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Guardians, allies urge inclusion of Legacy Roads and Trails Program in infrastructure package

June 29, 2021
Marlies Wierenga, WildEarth Guardians, mwierenga@wildearthguardians.org, 503-278-0669
In This Release
Public Lands  
#EcosystemRestoration, #ForceForNature, #PressStatement, #ProtectWhatYouLove, #Rewilding

WASHINGTON, DC—As Congress considers infrastructure packages to Build Back Better, conservationists urge legislators to include authorization and funding for the Legacy Roads and Trails program that will address the crumbling road infrastructure on national forest lands and ensure that the road network can sustain an increase in the recreating public as well as the effects of a changing climate. Groups are pleased to see authorization and funding of the program included in infrastructure proposals.

“National Forests play a key role in this nation’s water infrastructure providing drinking water to communities from Alaska to Florida and stream habitat for brook trout to salmon and more,” said Marlies Wierenga, Pacific Northwest conservation manager for WildEarth Guardians. “In this era of water scarcity and excessive heat, the Legacy Roads and Trails program should be a logical bi-partisan investment to safeguard important headwaters.”

The Legacy Roads and Trails (LRT) program, initially established in 2008 (and subsequently defunded in 2018), proved to be an effective, no-waste program with demonstrated results. In that decade, the program provided employment for an average of 900 Americans annually; made urgent repairs to over 18,000 miles of forest roads and 5,000 miles of trails; improved over 1,000 stream crossings for fish passage and storm resilience; fixed 137 bridges for safety; and reclaimed 7,000 miles of unneeded road. This program has a proven track record of saving taxpayer money, improving habitat, creating jobs, and guaranteeing safer access for all.

“For more than ten years, the Legacy Roads and Trails program has successfully aided the Forest Service in addressing critical road issues from maintenance to stormproofing to retirement,” said Anders Reynolds, Federal Legislative Director for the Southern Environmental Law Center. “What’s more, because this work primarily takes place in the field, LRT has meant good-paying jobs even as it has provided for cleaner water and improved habitat.”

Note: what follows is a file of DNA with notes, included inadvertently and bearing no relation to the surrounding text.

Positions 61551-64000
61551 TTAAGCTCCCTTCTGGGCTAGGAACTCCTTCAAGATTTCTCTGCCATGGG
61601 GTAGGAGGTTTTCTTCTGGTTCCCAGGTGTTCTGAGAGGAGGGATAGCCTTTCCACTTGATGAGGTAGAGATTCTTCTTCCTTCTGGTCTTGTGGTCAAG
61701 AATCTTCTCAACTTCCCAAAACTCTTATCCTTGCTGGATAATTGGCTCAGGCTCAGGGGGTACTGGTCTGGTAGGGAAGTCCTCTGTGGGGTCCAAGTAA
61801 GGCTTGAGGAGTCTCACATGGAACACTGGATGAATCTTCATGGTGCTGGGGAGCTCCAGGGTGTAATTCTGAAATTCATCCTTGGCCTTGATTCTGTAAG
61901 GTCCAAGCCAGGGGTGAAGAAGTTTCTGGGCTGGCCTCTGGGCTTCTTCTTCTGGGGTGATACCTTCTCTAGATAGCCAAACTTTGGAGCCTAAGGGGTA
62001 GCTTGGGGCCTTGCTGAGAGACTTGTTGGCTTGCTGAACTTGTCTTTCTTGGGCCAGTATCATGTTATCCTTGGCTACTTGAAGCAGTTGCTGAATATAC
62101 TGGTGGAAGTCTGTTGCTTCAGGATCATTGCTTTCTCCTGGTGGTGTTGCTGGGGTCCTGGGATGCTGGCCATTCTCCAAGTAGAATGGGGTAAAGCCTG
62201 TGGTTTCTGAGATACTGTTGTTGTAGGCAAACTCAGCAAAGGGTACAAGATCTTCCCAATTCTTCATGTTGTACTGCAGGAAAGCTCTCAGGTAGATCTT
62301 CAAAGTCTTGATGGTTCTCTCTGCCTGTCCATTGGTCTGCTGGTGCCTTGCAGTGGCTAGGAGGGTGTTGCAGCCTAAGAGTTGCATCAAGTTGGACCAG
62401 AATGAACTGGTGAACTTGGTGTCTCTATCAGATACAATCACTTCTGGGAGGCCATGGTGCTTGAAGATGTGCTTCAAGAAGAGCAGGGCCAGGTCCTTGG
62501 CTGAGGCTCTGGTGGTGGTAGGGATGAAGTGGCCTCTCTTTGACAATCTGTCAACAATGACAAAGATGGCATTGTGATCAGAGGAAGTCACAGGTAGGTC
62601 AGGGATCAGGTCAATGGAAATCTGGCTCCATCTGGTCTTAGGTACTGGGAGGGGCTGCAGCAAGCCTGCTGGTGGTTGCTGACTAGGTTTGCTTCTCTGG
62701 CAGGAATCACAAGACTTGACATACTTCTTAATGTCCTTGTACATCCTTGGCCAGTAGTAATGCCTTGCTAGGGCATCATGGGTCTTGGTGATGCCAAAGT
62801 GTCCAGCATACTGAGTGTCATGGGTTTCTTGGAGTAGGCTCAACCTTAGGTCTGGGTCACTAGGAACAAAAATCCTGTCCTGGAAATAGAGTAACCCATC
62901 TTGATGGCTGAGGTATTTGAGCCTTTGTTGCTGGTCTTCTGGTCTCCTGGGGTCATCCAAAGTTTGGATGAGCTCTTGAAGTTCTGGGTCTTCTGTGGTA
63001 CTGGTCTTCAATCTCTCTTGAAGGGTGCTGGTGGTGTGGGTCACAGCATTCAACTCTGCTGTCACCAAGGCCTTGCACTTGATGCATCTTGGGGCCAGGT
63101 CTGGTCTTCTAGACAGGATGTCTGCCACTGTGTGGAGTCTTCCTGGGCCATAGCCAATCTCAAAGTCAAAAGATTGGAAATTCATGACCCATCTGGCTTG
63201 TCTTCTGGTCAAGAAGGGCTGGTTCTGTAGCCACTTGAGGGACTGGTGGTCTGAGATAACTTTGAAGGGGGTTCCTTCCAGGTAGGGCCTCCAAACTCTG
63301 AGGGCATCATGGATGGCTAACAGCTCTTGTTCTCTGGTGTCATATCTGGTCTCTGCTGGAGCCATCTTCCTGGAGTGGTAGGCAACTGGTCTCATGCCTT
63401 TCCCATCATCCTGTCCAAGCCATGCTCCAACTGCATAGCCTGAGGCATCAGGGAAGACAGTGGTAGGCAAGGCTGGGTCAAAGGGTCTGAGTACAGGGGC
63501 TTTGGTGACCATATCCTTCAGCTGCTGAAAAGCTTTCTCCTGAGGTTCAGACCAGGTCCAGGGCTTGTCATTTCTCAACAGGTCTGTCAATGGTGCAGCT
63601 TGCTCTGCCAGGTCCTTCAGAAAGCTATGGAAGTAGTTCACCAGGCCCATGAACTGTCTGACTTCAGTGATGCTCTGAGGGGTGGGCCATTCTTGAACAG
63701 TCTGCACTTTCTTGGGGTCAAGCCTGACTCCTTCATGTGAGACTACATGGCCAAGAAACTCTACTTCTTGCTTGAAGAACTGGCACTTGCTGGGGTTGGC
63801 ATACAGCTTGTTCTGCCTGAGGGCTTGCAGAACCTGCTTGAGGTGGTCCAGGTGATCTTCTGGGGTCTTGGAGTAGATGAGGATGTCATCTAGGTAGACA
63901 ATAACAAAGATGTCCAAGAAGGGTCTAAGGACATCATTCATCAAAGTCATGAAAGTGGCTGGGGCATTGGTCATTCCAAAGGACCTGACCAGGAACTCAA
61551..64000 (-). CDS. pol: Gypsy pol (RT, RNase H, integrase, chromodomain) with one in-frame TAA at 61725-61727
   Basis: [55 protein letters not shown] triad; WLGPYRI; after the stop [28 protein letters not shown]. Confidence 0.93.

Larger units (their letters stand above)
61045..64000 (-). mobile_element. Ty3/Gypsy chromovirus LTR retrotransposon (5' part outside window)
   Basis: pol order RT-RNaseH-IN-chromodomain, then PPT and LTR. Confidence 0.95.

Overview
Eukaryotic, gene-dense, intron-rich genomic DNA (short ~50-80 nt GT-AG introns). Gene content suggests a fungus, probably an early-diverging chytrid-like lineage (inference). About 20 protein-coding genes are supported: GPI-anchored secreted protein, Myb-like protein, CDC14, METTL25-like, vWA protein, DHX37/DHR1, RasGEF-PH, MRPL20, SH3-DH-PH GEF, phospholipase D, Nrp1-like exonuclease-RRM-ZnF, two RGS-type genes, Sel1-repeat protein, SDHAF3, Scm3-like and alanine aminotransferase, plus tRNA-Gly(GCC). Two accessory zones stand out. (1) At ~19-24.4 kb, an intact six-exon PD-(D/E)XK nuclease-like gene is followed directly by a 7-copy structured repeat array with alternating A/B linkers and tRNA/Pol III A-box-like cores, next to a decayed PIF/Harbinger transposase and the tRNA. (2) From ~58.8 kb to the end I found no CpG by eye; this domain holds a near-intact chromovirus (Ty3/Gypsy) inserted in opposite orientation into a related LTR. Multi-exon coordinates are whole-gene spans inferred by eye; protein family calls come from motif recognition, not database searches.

The U.S. Forest Service manages a massive road and trail system on behalf of the American public, including more than 370,000 miles of roads, 159,000 miles of trails, hundreds of thousands of culverts, and more than 13,000 bridges. With twice as many miles as the national highway system, the Forest Service road system demands considerably more maintenance attention than current funding allows; the deferred maintenance backlog grows every year. The Forest Service currently reports an astounding $3.2 billion road maintenance backlog. As this infrastructure network deteriorates, people lose access, fish and wildlife are harmed and water is polluted.

“The Forest Service has hundreds of thousands of miles of deteriorating roads and trails that we must address,” said Blaine Miller-McFeeley, senior legislative representative at Earthjustice. “The Legacy Roads and Trails program will invest needed dollars and give shape to an initiative that will help protect the population of everything from grizzly bears to bull trout, not to mention strengthening our forests for carbon sequestration. This program is the right one to ensure our forests are climate resilient, and Earthjustice is proud to support it.”

The Legacy Roads and Trails program provides funding to stormproof roads and trails so that they can withstand more intense storms anticipated with climate change without polluting waterways, remove or expand undersized and blocked culverts to allow fish to migrate unimpeded and decommission obsolete roads to preclude harmful effects to wildlife and the environment.

“The Legacy Roads and Trails program has been a success story for threatened and endangered species and recreationists across the country,” said Robert Dewey, vice president for government relations, Defenders of Wildlife. “The program restores fish habitat, improves access to national forests and creates high-paying jobs in the process. This is an infrastructure investment that’s a win-win for wildlife and people.”

Re-establishing funding for this program that addresses severely damaged fish and wildlife habitat in national forests and grasslands will provide jobs to rural communities that are struggling to cope with the current economic recession. Most of the funding in the program goes directly to on-the-ground work supporting local contractors and specialists. Heavy-equipment operators are particularly well poised to benefit from the program.

“Right-sizing our national forest system road network is essential to ensuring healthy, functioning wildlife habitat, clean water for recreation and public consumption, and resilient landscapes that can respond to a changing climate,” explained Susan Jane Brown, Wildlands Program Director with the Western Environmental Law Center. “WELC is therefore pleased to see proposals for funding the Legacy Roads and Trails Program as part of the national conversation on infrastructure.”

Kootenai National Forest. Adam Switalski. Wildlands CPR

Legacy Road and Trails Program funding was used on the Kootenai National Forest in Montana to remove an old culvert and reconnect this stream for migrating fish. Photo by Adam Switalski.

Other Contact
Gwen Dobbs, Defenders of Wildlife, gdobbs@defenders.org, 202-772-0269, Susan Jane Brown, Western Environmental Law Center, sj@loraxlaw.org, 503-914-1323, Blaine Miller-McFeeley, Earthjustice, bmcfeeley@earthjustice.org, (202) 667-4500, ext. 5225, Anders Reynolds, Southern Environmental Law Center, areynolds@selcdc.org, 202-828-8382